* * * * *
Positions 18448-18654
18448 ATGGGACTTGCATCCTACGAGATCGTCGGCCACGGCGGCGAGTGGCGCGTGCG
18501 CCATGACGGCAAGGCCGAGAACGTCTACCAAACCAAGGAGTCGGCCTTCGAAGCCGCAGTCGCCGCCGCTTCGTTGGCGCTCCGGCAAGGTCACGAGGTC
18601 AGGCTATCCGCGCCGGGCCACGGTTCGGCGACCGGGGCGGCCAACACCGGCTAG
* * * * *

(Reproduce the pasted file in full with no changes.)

Positions 18448-18654
18448 ATGGGACTTGCATCCTACGAGATCGTCGGCCACGGCGGCGAGTGGCGCGTGCG
18501 CCATGACGGCAAGGCCGAGAACGTCTACCAAACCAAGGAGTCGGCCTTCGAAGCCGCAGTCGCCGCCGCTTCGTTGGCGCTCCGGCAAGGTCACGAGGTC
18601 AGGCTATCCGCGCCGGGCCACGGTTCGGCGACCGGGGCGGCCAACACCGGCTAG